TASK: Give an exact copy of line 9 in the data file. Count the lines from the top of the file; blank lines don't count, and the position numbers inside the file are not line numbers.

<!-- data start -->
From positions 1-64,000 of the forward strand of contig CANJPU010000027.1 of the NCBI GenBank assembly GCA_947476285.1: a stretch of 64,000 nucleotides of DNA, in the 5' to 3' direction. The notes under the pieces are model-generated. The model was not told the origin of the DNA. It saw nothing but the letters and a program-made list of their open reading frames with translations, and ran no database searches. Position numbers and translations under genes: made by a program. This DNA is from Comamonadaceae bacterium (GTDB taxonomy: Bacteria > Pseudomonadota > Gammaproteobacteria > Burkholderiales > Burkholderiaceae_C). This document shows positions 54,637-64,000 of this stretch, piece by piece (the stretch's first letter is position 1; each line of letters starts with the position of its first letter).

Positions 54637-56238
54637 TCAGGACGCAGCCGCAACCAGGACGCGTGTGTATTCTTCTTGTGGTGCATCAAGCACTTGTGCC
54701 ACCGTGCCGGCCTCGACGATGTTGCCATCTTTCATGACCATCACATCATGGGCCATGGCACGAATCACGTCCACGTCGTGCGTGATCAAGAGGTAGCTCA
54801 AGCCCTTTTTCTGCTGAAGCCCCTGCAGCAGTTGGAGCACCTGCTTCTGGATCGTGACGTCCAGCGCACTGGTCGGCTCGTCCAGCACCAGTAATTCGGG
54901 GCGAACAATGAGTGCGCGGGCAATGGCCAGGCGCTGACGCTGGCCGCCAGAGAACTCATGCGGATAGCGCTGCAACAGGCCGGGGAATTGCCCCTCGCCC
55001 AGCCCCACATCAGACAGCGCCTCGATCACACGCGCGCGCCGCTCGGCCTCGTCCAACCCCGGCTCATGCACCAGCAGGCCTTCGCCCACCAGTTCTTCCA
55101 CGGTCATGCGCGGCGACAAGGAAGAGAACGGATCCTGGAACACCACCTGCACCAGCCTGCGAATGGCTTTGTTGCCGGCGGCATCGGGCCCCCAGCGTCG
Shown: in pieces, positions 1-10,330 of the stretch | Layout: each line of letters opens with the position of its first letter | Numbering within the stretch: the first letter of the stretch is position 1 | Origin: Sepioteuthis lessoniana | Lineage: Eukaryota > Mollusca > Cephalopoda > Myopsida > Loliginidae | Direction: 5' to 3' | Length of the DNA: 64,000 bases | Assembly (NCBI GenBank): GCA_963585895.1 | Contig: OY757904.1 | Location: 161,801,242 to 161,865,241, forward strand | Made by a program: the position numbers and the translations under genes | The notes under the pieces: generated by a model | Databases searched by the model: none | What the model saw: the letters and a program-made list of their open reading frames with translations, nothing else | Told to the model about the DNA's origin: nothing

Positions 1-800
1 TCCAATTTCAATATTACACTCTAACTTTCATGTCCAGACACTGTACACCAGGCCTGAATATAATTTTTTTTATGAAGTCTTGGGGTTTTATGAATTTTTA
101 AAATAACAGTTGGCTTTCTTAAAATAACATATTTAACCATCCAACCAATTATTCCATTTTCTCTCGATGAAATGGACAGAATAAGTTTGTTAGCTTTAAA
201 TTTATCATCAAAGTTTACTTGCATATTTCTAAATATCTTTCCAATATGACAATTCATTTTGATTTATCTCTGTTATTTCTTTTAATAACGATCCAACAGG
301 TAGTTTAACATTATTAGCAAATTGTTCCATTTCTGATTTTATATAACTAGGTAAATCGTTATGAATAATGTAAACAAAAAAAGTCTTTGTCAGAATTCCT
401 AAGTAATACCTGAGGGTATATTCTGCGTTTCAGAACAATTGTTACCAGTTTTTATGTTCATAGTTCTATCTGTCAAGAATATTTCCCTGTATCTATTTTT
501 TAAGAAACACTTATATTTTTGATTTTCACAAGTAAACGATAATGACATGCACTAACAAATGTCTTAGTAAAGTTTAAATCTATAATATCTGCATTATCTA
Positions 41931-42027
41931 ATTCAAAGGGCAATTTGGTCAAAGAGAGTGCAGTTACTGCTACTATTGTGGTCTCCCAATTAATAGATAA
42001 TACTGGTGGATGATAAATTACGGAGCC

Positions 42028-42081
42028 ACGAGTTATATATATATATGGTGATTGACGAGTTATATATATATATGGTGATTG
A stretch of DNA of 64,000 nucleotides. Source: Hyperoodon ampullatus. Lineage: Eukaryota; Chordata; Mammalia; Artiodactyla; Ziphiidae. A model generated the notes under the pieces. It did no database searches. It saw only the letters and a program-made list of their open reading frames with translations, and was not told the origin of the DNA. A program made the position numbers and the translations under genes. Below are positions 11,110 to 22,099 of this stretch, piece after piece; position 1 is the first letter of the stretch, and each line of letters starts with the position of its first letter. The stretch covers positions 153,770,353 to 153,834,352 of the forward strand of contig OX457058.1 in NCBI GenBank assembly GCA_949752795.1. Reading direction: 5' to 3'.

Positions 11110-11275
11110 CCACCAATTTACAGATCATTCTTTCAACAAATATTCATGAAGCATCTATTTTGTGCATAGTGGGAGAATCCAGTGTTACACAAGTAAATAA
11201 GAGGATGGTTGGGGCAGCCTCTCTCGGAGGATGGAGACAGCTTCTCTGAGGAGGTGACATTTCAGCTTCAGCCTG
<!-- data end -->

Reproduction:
Shown: in pieces, positions 1-10,330 of the stretch | Layout: each line of letters opens with the position of its first letter | Numbering within the stretch: the first letter of the stretch is position 1 | Origin: Sepioteuthis lessoniana | Lineage: Eukaryota > Mollusca > Cephalopoda > Myopsida > Loliginidae | Direction: 5' to 3' | Length of the DNA: 64,000 bases | Assembly (NCBI GenBank): GCA_963585895.1 | Contig: OY757904.1 | Location: 161,801,242 to 161,865,241, forward strand | Made by a program: the position numbers and the translations under genes | The notes under the pieces: generated by a model | Databases searched by the model: none | What the model saw: the letters and a program-made list of their open reading frames with translations, nothing else | Told to the model about the DNA's origin: nothing